Eat less carbs – a sure way to lose weight

Carbs – good or bad?

In the last decade the most heated discussions on the topic of weight loss have been about Carbohydrates. In one corner there’s a conservative establishment saying you need to eat plenty of carbohydrates for the body to function well, and in the other corner there are enthusiastic low-carb supporters claiming that carbohydrates are the main cause of obesity.

Do carbs make me fat?

Our food contains three main nutrients; protein, fat and carbohydrates. Carbohydrates come in the form of sugar, starch and fibre and are common in food such as potatoes, pasta, flour, sweets and fruit. The body converts carbohydrates into glucose and distributes it throughout the body as blood sugar, which is the preferred fuel for the muscles and the brain.

Carbohydrates don’t lead to obesity by themselves, but do make the body produce insulin, which is bad for weight loss.

When the blood sugar levels become elevated after a carbohydrate meal, insulin is produced as a response. Insulin tells the body to store blood sugar in the liver, muscles and as fat. The higher the level of insulin, the more fat is stored. The amount of insulin produced depends on how much carbohydrate you’ve eaten and the GI value of those carbohydrates.

Read more about GI here, and about how insulin affects you here.

“Normal” food contains around 200-400 grams of carbohydrates per day. When you eat only 20-50 grams per day, the body will switch its metabolism from “carb-burning mode” to “fat-burning mode”, called Ketosis. In ketosis, the dietary fat is split into ketones which are used as fuel instead of the blood sugar. This is a body process that helped cave-men survive during hard winters with only meat to eat. Some claim that ketosis can be dangerous, but solid proof has yet to be presented. During ketosis, the body burns more energy than otherwise which leads to a rapid weight loss. Also, the very low amounts of insulin removes sugar cravings and makes you less hungry.

Low carb dieting has been proven good for diabetics, who can often reduce their medication when eating low carb.

Low carb is a good choice if you…

  • Want to lose a lot of weight
  • Suffer from sugar cravings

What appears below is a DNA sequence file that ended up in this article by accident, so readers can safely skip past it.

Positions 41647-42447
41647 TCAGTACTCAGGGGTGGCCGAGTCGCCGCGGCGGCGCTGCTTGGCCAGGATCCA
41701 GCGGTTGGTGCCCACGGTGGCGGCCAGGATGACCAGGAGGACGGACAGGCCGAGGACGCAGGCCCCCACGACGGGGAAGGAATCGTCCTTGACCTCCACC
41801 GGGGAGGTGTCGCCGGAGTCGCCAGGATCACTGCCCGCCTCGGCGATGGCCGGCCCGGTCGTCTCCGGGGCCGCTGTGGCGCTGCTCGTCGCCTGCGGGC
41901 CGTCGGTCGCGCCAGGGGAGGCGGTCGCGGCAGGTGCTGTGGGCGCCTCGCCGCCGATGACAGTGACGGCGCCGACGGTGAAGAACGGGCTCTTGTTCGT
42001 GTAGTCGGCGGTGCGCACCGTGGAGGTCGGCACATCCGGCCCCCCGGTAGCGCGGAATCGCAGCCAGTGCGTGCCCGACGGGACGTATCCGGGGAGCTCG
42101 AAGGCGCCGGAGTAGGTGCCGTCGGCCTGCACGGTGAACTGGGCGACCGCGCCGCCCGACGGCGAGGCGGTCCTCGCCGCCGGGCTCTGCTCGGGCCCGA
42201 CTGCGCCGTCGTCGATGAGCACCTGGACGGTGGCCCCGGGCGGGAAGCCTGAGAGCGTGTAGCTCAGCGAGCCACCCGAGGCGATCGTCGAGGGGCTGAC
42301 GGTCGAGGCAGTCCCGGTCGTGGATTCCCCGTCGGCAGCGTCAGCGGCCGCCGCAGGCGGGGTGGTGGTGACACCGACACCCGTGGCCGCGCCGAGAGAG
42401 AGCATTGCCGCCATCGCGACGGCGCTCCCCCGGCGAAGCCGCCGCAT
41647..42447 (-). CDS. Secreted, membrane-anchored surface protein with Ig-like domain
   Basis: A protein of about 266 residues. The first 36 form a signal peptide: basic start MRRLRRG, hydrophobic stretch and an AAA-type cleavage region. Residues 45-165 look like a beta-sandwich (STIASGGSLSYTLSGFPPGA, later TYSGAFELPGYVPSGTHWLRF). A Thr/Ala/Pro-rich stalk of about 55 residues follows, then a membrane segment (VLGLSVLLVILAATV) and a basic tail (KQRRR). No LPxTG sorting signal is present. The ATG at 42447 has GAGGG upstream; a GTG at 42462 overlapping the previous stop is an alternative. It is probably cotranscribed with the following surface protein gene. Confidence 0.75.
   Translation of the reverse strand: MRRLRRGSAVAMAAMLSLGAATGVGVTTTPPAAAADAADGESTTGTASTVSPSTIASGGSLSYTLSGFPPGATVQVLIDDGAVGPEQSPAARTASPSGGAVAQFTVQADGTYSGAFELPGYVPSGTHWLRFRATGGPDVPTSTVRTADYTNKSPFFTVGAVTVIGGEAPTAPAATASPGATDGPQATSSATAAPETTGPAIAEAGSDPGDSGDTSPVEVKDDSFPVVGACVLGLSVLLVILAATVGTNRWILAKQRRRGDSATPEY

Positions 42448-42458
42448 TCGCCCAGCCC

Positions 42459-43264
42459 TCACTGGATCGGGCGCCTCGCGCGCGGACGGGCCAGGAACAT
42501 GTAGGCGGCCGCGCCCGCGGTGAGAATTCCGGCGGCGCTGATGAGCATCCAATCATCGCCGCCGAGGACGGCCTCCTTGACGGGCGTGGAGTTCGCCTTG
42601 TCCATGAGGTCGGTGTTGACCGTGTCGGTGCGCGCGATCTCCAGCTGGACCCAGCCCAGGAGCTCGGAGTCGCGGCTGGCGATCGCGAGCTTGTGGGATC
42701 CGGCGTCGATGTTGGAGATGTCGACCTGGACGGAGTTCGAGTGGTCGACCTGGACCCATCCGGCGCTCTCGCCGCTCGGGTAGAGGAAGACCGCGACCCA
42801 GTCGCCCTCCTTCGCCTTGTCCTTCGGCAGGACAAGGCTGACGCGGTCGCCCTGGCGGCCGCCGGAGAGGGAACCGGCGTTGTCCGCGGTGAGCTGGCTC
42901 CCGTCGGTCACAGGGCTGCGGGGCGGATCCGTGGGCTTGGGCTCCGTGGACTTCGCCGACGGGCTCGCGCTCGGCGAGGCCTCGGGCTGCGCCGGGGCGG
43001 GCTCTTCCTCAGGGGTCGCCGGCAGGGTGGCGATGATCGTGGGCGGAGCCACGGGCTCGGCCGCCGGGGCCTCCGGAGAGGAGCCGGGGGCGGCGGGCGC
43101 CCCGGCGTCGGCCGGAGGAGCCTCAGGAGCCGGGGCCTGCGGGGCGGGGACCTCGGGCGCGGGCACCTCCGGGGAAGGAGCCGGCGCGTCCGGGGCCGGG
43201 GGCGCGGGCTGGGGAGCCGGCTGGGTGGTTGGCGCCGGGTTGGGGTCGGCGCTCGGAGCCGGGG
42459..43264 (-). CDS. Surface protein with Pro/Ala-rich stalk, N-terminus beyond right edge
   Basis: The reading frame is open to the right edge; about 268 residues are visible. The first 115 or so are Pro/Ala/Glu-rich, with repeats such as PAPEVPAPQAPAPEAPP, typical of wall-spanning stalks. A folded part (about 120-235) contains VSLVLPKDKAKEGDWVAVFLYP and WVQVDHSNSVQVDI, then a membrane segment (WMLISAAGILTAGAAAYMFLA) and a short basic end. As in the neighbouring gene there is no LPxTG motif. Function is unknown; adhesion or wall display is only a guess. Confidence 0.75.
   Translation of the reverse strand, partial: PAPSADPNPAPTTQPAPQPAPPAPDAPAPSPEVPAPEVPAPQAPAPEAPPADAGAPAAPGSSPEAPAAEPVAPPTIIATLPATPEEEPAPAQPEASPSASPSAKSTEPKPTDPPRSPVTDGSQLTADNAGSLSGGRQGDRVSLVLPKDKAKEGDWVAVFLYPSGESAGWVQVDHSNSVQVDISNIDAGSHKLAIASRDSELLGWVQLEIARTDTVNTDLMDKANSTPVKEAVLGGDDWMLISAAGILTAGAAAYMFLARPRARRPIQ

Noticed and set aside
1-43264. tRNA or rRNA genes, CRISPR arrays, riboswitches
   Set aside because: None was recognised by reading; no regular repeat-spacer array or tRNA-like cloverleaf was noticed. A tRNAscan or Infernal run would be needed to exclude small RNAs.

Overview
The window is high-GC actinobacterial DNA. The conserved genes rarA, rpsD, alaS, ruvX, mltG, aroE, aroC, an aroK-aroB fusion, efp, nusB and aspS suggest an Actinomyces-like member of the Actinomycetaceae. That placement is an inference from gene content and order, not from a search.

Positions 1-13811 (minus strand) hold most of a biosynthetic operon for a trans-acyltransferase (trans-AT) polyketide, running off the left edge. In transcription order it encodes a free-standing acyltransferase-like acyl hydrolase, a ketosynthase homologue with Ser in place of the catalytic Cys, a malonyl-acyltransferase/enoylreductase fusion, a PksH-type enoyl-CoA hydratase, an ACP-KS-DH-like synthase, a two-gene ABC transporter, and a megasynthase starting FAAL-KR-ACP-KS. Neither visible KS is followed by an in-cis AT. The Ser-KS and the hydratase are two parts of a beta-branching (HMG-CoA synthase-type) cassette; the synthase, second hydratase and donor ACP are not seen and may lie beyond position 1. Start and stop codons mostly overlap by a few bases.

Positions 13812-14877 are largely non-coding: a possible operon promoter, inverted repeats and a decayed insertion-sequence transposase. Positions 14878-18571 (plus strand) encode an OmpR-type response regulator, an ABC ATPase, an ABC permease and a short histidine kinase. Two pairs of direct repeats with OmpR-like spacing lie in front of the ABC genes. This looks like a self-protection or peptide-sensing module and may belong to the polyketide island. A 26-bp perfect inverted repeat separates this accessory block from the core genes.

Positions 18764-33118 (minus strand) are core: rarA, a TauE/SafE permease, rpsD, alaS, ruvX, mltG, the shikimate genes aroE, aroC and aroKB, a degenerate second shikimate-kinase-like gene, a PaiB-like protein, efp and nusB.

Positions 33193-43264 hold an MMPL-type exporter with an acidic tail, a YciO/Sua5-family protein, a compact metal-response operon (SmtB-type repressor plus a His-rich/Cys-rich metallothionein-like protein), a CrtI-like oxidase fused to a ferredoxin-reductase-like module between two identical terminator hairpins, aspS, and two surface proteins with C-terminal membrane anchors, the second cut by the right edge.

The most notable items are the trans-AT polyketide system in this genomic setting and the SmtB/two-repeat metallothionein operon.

• Rather enjoy cheese and tasty sauces than pasta and bread
  • Are motivated enough to learn to eat in a new way
  • Can handle not being able to eat everything on the restaurant menu
  • Have diabetes or prediabetes (check with your doctor first)
  • Have tried a lot of diets with little success

How do I do it? How do I low carb?

There are several ways to lose weight by reducing the amount of carbohydrates in your food:

1. Low carb diets

You would think from the polemic discussions that the concept of limiting the amount of carbohydrates to lose weight is modern, but it is more than 150 years old. The father of dieting, William Banting, lost more than 20 kilos in a year in the middle of the 19th century through low carb dieting.

One of the first and most famous low carb diet plans is the Atkins diet. Since it’s arrival in 1972, several other low carb diets have popped up. When you follow the Atkins diet you trigger Ketosis, and when you have reached your goal weight you add low GI carbs until the weight loss stops, preferably remaining in ketosis.

The relatively new diet LCHF, Low Carb High Fat, takes it one step further and aims to eat zero carbs and instead increase the amount of dietary fat, since fat increases the metabolism and keeps you full longer.

These diets are pretty strict and could be hard to follow if you don’t know exactly what you can and can’t eat. They are great for people who have tried different diets before and failed, since they may be oversensitive to carbohydrates – the only way for them to lose weight may be to eat following the low carb principle.

Some less strict diets that follow the low GI and low carb mentality are for example the GI diet, the Montignac diet and the South Beach Diet.

2. Food supplements reducing the absorption of carbohydrates

There are two kinds of food supplements that can reduce the negative effect that carbs have on the blood sugar levels, lowering the GI and the insulin response:

PhaseLite – white kidney beans inhibit the enzyme alpha amylase which lowers the blood sugar level. Phaselite can be found in diet pills such as DEcarb.
Chlorogenic acid inhibits the body’s absorption of glucose which leads to a lower blood sugar level.

3. Diet pills for people wanting to cut down on carbohydrates

There are no diet pills yet that stop the carbs in the food from being absorbed by the body (although many claim they do), but there are several that even out the blood sugar curve and lowers the GI. This could be helpful for those who follow a low carb diet, but want to “sin” sometimes (birthday cake, beer, a fancy dinner) and want to diminish the negative consequences.

Check out DEcarb, with a “carb blocking” effect.

4. Low carb weight loss clubs

Cutting down on carbohydrates isn’t easy. There are many pitfalls, especially with diets such as Atkins and LCHF that use Ketosis, where you need to keep a very close eye on how many carbs different foods contain for the diet to be effective.

Therefore it might be helpful to join a weight loss club where you can get menus, carb-counters and many other means of assistance. Check out for example Tescodiets.com, good luck!

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